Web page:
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Handle and Knife Construction

Now we finally come to the handle. Staying with the car analogy, whether a car is not only fast on the road, but also fun to drive, depends a lot on the interior. Comfortable seats, good ergonomics of steering wheel, switches and buttons, so that you are still feeling well after hours of driving, and a nice interior design that attracts you and makes you enjoy getting into your car.

 

In knives, that’s where the handle comes in. It has a major impact on design and thus whether you are attracted to the knife and reach out for it in your knife block or not. And if the ergonomics of it match your cutting technique, you will enjoy cutting more.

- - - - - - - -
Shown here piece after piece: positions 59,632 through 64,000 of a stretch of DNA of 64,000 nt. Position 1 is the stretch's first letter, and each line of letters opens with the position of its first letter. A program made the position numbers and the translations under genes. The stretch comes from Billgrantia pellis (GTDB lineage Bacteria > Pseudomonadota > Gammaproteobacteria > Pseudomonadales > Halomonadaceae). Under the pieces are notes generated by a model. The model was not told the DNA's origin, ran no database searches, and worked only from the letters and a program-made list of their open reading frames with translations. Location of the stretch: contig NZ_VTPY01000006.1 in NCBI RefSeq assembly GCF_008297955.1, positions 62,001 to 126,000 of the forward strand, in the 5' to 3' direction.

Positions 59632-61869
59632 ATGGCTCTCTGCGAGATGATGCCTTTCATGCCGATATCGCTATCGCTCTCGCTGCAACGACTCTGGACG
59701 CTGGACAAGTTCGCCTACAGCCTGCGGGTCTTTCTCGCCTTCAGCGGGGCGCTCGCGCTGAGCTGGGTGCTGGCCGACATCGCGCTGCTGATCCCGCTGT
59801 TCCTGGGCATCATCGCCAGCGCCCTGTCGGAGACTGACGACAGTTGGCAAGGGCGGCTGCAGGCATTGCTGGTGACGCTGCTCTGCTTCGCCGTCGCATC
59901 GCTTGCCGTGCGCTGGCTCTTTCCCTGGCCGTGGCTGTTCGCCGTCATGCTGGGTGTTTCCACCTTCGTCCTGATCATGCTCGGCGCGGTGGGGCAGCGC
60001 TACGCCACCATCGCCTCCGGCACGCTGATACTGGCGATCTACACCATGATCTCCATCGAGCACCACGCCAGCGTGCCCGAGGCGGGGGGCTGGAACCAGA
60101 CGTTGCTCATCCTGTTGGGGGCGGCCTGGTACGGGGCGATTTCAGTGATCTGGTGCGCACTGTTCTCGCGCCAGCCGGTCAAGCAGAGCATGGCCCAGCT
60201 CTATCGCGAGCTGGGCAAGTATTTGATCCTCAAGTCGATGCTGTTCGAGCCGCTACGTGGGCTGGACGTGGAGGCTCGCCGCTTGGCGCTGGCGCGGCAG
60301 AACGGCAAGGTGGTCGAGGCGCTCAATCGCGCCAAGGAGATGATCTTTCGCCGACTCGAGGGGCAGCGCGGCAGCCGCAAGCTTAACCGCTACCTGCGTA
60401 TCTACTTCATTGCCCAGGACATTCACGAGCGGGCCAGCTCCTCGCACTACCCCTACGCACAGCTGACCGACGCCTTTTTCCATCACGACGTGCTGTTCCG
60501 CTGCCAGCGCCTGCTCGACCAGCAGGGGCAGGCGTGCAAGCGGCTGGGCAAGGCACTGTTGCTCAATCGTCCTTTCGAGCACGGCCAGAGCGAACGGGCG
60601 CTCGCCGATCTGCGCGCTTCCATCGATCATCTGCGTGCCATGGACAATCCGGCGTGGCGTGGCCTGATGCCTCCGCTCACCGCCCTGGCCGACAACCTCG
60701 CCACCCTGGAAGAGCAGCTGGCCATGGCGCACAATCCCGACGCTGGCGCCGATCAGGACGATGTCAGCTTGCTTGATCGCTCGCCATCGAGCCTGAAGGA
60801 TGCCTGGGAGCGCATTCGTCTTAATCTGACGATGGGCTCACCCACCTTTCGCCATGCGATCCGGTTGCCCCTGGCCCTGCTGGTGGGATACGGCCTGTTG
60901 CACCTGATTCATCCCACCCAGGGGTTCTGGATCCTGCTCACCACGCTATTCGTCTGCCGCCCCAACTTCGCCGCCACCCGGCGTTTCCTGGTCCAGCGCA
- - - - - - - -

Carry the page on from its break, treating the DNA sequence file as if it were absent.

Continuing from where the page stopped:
For a home user, the handle (shape, design, material) is mostly a matter of personal preference and taste. For a professional user however, it’s a matter of productivity. If the handle doesn’t fit, a long prep-session will be tiring and painful.

 

Still, the handle is unrelated to the cutting performance of the knife.

But before we talk about the handle, there is something else that we haven't touched on yet - the construction of the knife. Why not? First, because the construction is not really a factor that has a big impact on quality. Second, because the construction is largely determined by how the handle is attached to the blade.

Therefore, before we can talk about the handle itself, we need to talk about the overall construction of a knife and how blade and handle are combined.

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